Add to that the fun slang of the day, not to mention a quirk I’m not giving away, and I can honestly say I had a blast writing this book. However, I know not everyone is fond of sesquipedalian words or erudite language. So, with that in mind, I decided to write this glossary of words you will find in the book. Please note: definitions are mine and written with my tongue super-glued to the inside of my cheek.
Diffidence: noun
  • Pretending to be reserved in an attempt to hide the truth. Desperate. A misguided notion that pretending not to notice someone will create interest.

Vicissitude: noun
  • The quality of never being able to make up your mind. A woman.

Multi-eloquent: adjective
  • The misguided notion that one must be like Nellie Olson in These Happy Golden Years and allow one’s tongue to go “flippity-flop.” Example: Gossips are often multi-eloquent.

Jitney: noun
  • Slang for a nickel. Also, a horse-drawn “cab.” Because it has fewer syll–nope. Not that. Because people like to confuse one another in speech. “Hey, do you have a jitney?” Gee… let’s see. I’ve got a nickel, but I left my horse and carriage in my other pants at home…

Copacetic: adjective
  • Doesn’t matter, because I had to remove it from the book. I didn’t read the entire dictionary entry when I chose the word, and only saw 1880 mentioned. Alas, the first known use is 1919. Eighteen years after this book takes place. I consider the coiner to be tardy, and would appreciate that in the future, words be coined by the dates I need. Thank you. (Do you see the amount of research I must do. I have to check if words were even IN USE before I use them. And I still almost flubbed it.)

Recalcitrant: adjective
  • Madeline… wait. That’s not quite right. But close enough. Okay. Madeline Brown when she has a bee in her bowler. Resisting authority or convention.

Dialogue de sourds: noun (French)
  • Literally: a worthless conversation where both parties speak to a glass wall, hearing only themselves. Example: political conversations, theological conversations, ideological conversations, Facebook wall “discussions,” and arguments with toddlers.

Asinine: adjective
  • Ridiculous or silly–like the assertion that someone saying the word is using foul language.

Penurious: adjective
  • Marked by an inability to part with money. A lickpenny. (see how I did that?)

Scintillating: adjective
  • A word meaning amusing or extremely interesting that lends itself more to sarcasm than plain speaking.

Hawkshaw: noun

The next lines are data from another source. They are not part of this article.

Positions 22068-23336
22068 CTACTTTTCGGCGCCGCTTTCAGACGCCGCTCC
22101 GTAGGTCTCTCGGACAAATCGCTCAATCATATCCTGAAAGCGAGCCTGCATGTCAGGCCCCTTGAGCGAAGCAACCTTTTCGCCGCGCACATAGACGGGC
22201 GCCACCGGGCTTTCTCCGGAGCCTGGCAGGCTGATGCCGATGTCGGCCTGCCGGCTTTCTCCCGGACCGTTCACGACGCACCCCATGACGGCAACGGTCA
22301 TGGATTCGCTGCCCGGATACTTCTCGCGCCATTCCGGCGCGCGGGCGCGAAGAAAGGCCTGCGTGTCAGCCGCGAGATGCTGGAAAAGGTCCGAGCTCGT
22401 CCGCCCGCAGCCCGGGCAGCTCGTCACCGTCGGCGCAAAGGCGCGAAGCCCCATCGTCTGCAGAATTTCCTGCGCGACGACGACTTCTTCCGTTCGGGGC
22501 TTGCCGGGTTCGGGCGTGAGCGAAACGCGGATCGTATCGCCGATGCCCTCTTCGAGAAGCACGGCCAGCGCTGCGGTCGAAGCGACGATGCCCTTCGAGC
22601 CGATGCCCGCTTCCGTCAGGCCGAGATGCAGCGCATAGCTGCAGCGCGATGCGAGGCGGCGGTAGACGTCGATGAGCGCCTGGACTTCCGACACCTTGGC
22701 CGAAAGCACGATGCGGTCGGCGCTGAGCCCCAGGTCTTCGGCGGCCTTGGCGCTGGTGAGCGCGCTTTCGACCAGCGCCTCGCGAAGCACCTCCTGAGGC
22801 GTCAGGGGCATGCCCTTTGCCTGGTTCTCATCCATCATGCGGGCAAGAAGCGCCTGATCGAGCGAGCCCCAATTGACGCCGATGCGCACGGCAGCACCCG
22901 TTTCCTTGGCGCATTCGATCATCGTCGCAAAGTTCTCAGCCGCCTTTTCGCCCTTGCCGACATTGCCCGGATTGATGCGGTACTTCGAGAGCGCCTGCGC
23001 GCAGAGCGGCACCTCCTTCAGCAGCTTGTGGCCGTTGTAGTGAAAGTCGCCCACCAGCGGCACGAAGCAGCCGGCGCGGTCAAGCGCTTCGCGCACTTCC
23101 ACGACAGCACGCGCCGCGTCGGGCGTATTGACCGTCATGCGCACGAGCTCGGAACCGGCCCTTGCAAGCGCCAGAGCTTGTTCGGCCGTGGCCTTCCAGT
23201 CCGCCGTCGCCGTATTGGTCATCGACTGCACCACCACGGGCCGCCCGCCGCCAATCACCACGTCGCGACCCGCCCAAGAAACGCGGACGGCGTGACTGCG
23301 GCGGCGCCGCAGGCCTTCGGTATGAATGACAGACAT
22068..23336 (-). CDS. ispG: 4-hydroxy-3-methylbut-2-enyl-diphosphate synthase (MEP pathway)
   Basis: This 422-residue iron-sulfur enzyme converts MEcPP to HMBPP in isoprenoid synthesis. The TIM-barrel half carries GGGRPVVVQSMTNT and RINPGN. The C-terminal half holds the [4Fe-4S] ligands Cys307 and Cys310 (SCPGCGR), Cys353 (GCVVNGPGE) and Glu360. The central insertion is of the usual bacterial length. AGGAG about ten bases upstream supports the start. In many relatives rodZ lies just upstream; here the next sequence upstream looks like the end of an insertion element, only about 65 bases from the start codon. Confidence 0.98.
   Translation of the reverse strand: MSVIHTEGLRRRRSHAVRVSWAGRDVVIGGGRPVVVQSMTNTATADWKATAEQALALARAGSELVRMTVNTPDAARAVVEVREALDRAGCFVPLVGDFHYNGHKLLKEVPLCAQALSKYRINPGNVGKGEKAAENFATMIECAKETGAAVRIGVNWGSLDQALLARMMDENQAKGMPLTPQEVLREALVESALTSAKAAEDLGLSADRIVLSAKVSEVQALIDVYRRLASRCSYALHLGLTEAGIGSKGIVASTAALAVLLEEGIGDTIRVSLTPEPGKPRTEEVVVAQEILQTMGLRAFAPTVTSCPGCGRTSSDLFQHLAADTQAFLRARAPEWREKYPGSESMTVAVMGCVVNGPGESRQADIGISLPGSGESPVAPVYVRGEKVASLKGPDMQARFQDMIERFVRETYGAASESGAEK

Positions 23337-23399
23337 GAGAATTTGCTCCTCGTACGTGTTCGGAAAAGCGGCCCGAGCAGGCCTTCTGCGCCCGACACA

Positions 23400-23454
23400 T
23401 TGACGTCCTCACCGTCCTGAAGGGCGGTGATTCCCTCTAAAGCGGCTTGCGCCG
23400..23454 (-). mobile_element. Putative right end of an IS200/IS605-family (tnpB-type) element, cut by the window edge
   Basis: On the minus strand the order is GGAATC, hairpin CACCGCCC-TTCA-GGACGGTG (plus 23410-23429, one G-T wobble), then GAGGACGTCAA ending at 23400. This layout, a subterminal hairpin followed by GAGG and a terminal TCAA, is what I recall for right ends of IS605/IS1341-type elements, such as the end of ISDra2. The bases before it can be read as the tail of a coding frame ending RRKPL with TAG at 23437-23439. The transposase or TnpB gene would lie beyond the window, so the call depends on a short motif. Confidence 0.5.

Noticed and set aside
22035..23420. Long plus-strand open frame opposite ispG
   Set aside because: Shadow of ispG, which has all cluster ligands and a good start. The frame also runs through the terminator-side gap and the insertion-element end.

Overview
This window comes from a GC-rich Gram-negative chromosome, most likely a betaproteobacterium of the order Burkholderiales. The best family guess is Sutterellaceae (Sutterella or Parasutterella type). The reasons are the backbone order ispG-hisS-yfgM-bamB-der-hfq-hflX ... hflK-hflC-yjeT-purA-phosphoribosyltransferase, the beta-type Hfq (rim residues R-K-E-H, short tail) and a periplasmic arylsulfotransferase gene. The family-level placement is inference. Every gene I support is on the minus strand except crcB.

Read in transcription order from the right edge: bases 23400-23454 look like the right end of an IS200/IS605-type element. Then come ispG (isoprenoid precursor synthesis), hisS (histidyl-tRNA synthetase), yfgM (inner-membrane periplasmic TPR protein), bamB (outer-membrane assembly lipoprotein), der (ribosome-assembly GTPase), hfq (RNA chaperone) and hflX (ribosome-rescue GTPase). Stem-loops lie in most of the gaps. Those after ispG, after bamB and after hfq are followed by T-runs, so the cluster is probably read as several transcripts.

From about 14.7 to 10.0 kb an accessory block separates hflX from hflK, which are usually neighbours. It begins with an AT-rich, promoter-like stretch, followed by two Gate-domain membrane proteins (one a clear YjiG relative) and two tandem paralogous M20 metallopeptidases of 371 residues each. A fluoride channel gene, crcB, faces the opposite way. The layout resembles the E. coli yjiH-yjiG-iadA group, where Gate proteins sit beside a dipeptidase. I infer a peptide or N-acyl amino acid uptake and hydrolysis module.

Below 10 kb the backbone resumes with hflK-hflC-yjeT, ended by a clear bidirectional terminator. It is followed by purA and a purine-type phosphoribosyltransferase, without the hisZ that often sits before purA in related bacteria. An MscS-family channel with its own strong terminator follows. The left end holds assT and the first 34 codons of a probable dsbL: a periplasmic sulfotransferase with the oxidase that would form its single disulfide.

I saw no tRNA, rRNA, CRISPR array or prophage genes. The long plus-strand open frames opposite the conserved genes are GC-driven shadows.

• A nosy person who gets away with it under the guise of “helping.” Sometimes known as a detective.

Fustian: noun
  • Um… yeah. This glossary. Madeline does lend herself to the fustian.

There you go. It’s just a taste of what’s ahead. Happy reading!

Blog Stops

December 13: Bigreadersite 
December 13: Jeanette’s Thoughts
December 14: Daysong Reflections
December 14: Baker Kella
December 15: Back Porch Reads
December 15: Moments Dipped in Ink
December 16: Pause for Tales
December 16: Quiet Quilter
December 17: cherylbbookblog
December 18: ASC Book Reviews
December 19: A Greater Yes
December 20: Lane Hill House
December 21: Reader’s cozy corner
December 22: Two Girls and a Book
December 22: Blogging With Carol
December 23: 1983
December 24: Neverending Stories
December 24: Carpe Diem
December 25: Bibliophile Reviews 
December 25: The Scribbler 
December 26: For The Love of Books
December 26: Ashley’s Bookshelf

Giveaway

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To celebrate her tour, Chautona are giving away a $25 Amazon gift card! Click the link below to enter. Be sure to comment on this blog post to claim nine extra entries in the giveaway! https://promosimple.com/ps/aa59


Friday, December 16, 2016

The Red Death by Jeff Altaber

Welcome to a another Novel Publicity Review Tour! Today, we're helping Author Jeff Altabef launch his new book Red Death!

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My Review:

In the city of Eden, every one is safer than the Soulless who are outside of Eden. Eden is a refuge, and the Guardian's of Eden have gas masks so they don't get the Red Death. The Red Death kills those old enough to catch it, their eyes turn red, and they die. Yes, die!  

Aaliss is a Guardian of Eden. One of her brothers is a priest, and the other a odd little genius of sorts, or maybe he is autistic, but Wilky is fascinating. Wilky has been running tests on the Souless and he might have a major discovery. That is when Aaliss finds out their lives or in danger and there is only one place to go if you leave Eden, into the Zones.